The IRS also issued FAQs on the payroll tax credits under the CARES Act, but those FAQs don't address qualified health plan expenses. Since the statutory provision regarding the allocation of qualified health plan expenses is the same under the FFCRA and the CARES Act, it appears reasonable that the FAQs on how to allocate these expenses under the FFCRA would apply equally to the CARES Act.


Fully Insured Group Health Plans

The IRS's FAQs give the following three allocation methods with respect to fully insured group health plans:

  • The COBRA applicable premium for the employee typically available from the insurer (while the FAQs are silent on this, we do not recommend including the 2 percent administrative fee).
  • One average premium rate for all employees.
  • A substantially similar method that takes into account the average premium rate determined separately for employees with self-only and other than self-only coverage.

The FAQs only give an example of the second allocation method. Here is that example:

An Eligible Employer sponsors an insured group health plan that covers 400 employees, some with self-only coverage and some with family coverage. Each employee is expected to have 260 work days a year. (Five days a week for 52 weeks.) The employees contribute a portion of their premium by pre-tax salary reduction, with different amounts for self-only and family. The total annual premium for the 400 employees is $5.2 million. (This includes both the amount paid by the Eligible Employer and the amounts paid by employees through salary reduction.)

For an Eligible Employer using one average premium rate for all employees, the average annual premium rate is $5.2 million divided by 400, or $13,000. For each employee expected to have 260 work days a year, this results in a daily average premium rate equal to $13,000 divided by 260 or $50. That $50 is the amount of qualified health expenses allocated to each day of paid sick or family leave per employee.

Self-Insured Group Health Plans

With respect to self-insured group health plans, the FAQs give the following two allocation methods:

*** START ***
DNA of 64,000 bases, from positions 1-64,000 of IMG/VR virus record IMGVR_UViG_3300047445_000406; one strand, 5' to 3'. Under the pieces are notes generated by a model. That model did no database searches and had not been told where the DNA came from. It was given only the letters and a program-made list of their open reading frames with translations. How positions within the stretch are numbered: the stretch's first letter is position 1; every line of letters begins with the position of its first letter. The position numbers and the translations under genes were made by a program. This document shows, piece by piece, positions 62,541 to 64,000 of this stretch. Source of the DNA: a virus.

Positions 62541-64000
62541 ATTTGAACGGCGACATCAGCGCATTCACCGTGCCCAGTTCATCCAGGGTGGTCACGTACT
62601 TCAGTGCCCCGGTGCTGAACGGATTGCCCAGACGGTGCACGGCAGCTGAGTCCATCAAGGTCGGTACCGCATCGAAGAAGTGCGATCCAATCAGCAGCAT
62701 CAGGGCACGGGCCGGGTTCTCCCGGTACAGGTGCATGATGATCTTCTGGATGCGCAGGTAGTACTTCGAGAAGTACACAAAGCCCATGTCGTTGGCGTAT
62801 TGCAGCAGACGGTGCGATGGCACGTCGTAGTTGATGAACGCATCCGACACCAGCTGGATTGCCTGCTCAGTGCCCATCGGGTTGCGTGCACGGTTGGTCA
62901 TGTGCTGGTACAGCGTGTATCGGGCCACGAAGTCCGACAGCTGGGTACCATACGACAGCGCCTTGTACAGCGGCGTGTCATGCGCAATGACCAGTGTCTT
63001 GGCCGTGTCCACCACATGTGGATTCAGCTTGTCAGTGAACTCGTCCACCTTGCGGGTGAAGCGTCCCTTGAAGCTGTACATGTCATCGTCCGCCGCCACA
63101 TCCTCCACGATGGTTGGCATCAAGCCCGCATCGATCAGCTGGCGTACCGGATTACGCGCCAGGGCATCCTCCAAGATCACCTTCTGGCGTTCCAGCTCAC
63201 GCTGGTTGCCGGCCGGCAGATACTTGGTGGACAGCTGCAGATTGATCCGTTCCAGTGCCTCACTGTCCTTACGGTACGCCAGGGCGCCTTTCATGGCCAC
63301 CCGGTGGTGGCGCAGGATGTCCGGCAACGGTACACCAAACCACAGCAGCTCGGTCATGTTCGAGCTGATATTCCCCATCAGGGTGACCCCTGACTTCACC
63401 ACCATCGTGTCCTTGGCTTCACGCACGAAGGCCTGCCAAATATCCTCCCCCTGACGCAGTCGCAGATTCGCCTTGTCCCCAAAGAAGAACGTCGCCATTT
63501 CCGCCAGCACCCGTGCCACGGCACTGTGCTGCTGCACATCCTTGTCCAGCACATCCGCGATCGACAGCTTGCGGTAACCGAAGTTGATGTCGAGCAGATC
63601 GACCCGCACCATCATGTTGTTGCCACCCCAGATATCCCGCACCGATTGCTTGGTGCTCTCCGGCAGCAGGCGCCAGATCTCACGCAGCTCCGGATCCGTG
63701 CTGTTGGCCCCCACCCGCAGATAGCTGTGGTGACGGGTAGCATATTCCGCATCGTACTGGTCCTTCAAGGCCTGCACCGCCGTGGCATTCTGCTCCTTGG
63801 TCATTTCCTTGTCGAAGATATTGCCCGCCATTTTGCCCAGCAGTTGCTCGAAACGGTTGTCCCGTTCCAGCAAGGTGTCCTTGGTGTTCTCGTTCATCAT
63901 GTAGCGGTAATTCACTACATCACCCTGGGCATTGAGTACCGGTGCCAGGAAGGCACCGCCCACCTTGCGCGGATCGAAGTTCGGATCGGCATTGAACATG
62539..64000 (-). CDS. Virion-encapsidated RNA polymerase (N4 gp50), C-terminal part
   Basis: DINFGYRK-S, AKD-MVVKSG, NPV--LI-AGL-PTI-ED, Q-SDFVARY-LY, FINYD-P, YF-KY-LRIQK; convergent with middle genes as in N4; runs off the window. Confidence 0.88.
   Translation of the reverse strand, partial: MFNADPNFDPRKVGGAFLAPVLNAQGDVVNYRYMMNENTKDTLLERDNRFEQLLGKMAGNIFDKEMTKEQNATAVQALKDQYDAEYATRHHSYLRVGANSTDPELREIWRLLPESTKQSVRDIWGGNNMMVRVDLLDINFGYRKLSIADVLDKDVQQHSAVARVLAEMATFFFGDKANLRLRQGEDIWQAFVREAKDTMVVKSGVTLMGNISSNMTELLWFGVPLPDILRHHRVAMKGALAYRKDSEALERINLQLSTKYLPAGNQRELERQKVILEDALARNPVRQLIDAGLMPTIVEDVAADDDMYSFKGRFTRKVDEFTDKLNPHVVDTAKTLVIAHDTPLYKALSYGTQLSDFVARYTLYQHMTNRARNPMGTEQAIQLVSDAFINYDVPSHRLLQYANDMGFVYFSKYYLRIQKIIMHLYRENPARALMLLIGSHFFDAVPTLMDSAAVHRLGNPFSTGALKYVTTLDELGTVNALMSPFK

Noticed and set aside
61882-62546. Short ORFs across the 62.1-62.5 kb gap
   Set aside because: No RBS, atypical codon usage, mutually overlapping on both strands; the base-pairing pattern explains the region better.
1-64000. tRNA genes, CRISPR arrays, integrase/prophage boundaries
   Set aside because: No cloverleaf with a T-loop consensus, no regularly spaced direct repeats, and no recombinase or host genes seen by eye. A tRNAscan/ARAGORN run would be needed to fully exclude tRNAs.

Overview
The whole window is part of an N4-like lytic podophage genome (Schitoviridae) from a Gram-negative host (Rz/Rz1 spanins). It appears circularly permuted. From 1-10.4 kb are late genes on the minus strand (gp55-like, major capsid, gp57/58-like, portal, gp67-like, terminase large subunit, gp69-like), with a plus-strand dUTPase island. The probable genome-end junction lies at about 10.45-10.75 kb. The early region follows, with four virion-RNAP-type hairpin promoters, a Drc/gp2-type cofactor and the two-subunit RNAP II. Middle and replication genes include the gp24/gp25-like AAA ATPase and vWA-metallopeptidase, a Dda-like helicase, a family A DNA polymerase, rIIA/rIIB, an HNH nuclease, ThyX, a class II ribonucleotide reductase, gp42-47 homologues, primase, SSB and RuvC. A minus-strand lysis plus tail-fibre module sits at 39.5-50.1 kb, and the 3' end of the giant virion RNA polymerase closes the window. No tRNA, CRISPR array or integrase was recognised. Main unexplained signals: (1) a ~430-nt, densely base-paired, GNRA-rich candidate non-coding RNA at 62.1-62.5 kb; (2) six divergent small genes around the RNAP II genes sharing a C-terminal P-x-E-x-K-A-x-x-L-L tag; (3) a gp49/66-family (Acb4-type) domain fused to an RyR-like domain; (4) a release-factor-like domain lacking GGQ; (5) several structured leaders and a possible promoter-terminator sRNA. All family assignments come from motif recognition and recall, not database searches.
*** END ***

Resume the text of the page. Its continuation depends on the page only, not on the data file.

• The COBRA applicable premium for the employee typically available from the administrator (again, while the FAQs are silent on this, we do not recommend including the 2 percent administrative fee).
  • Any reasonable actuarial method to determine the estimated annual expenses of the plan.

The FAQs do not, however, give any examples of the allocation methods for self-insured group health plans.

Commentary

From an administrative perspective, we believe it will be easiest for plan sponsors of fully insured group health plans or self-funded group health plans to use the COBRA applicable premium method because these COBRA premiums are readily available from the insurer (if fully insured) or the third-party administrator (if self-insured). Here is our example:

An eligible employer sponsors a group health plan (either fully insured or self-insured) under which the applicable monthly COBRA premiums (less the 2 percent administrative fee) are:

  • $550 for employee-only coverage.
  • $965 for employee-plus-one coverage.
  • $1,430 for family coverage.

There are generally 22 "work" days in April. As a result, if employee is entitled to paid sick leave or family leave in April of 2020, the employer can include the following amounts as qualified health plan expenses for purposes of calculating the payroll tax credit per day of sick or family leave:

  • $25.23 for employees enrolled in employee-only coverage ($550/22).
  • $43.86 for employees enrolled in employee-plus-one coverage ($965/22).
  • $65 for employees enrolled in family coverage ($1,430/22). It appears that these calculations can also be used to determined allocable qualified health plan expenses under the CARES Act.


Tripp VanderWal
is an attorney with law firm Miller Johnson in Grand Rapids, Mich. His practice focuses on employee benefits, executive compensation and health care reform issues. © 2020 Miller, Johnson, Snell & Cummiskey PLC. All Rights Reserved. Reposted with permission. A longer version of this article, with legislative citations, can be read on the firm's website.

Related SHRM Resource:

Determining "Qualified Health Plan Expenses" for Tax Credits, SHRM Express Request

Related SHRM Articles:

IRS Reverses Course on Employee Retention Credit for Qualified Health Plan Expenses, SHRM Online, May 2020

Layoffs, Furloughs and the ACA's Employer Mandate, SHRM Online, April 2020

IRS and DOL Explain Employer Tax Credits for Coronavirus-Related Leaves, SHRM Online, April 2020

Employers' Health Care Costs Expected to Rise from Coronavirus, SHRM Online, April 2020